Here is an example. The first is the original network.

The second is the same network with Show all paths between Factors 1 and 7.

The third is the same network with Show shortest path between Factors 1 and 7.

The above three options can be combined. For example, the shortest path between two Factors option may display two paths: one with a couple of links and another feedback path going in the reverse direction that winds around the map and includes many links. Because it consists of many links, the latter path may not be of much interest. Choosing both Show Shortest path and Show only Factors 2 links away will display just the direct path.

  • Size Factors to This is used to change the size of the factors to be proportional to one of a set of metrics: the number of inputs (the 'in-degree'), the number of outputs (the 'out-degree'), the leverage (ratio of outputs to inputs), or the betweenness centrality. Note that the factors are always drawn large enough to accommodate their labels, and so the size may not be exactly proportional to the metric. The values of leverage and betweenness centality of a factor are shown in its Notes panel.

  • Cluster With large maps, it is sometimes useful to aggregate factors into groups, thus displaying the map at a higher level of abstraction. For example, all the factors relating to the effect of climate change might be replaced on the map by one 'Climate Change Cluster' factor, and similarly, all the factors concerned with transport replaced by one Transport factor. Links that used to go to factors outside the cluster are replaced by links that go to the new Cluster factor (and likewise for links that go from the clustered factors to factors outside the cluster).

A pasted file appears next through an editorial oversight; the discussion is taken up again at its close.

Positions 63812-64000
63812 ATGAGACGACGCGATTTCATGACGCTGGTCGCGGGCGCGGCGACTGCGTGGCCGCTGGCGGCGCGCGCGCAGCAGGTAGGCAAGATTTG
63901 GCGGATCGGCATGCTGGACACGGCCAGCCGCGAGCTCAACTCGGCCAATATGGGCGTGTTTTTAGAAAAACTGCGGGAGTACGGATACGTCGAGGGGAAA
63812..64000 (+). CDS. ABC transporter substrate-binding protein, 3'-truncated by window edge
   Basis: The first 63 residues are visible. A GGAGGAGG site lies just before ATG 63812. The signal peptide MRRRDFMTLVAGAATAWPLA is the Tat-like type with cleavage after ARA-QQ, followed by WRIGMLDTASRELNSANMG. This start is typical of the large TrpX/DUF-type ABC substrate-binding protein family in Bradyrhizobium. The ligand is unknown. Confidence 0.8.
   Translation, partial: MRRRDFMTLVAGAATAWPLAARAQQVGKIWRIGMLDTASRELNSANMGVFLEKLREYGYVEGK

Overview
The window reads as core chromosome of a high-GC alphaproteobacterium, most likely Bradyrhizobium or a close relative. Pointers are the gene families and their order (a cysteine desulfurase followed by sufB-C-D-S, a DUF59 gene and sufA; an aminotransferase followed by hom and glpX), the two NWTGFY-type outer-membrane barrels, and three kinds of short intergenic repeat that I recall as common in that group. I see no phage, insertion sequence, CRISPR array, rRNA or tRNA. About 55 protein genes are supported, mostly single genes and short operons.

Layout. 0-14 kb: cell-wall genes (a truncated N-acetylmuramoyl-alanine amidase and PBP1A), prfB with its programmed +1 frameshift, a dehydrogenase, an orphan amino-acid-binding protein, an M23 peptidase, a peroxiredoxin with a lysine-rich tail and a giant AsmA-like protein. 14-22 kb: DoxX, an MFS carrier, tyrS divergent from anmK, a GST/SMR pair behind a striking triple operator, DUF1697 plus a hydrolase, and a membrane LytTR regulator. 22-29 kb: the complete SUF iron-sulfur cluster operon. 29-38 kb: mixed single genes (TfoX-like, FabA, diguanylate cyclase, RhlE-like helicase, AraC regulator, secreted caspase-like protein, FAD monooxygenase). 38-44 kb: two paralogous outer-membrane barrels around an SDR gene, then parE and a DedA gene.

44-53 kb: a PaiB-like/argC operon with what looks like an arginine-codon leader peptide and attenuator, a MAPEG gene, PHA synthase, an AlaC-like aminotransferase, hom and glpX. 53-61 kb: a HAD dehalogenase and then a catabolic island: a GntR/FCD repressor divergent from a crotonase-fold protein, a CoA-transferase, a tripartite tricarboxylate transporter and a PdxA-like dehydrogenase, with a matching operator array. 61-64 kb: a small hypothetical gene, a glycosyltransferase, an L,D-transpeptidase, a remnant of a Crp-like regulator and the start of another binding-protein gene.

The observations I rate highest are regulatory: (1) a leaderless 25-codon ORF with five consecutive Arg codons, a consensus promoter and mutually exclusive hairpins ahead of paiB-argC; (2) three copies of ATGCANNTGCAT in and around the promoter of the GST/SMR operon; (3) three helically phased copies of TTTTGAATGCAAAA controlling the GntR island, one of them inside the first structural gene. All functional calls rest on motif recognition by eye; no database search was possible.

For example, here is a simple map before clustering:

    and here is the same map after clustering by Style:

    Links to and from cluster factors are labelled with the number of links that they aggregate.

    Clustering is done according to the values of the clustering attribute - all factors with the same value for this attribute are joined into the same cluster. The Cluster pulldown menu offers as standard, Style (i.e. the factors' style as set in the Factors tab and Colour (i.e. the colour of the factors' backgrounds) as possible attributes with which to cluster. In addition, bespoke attributes can be used by creating a new column in the Data View and giving each factor a value there (see the section on the Data View for how to create attributes). These additional attributes are automatically added to the Cluster pull-down menu when they are created.

    Once the map has been clustered, a cluster factor can be 'unclustered' (its component factors revealed) by right (CTRL) clicking it, and reclustered by right (CTRL) clicking any of the component factors. To uncluster the map as a whole, select None from the Cluster pull-down menu.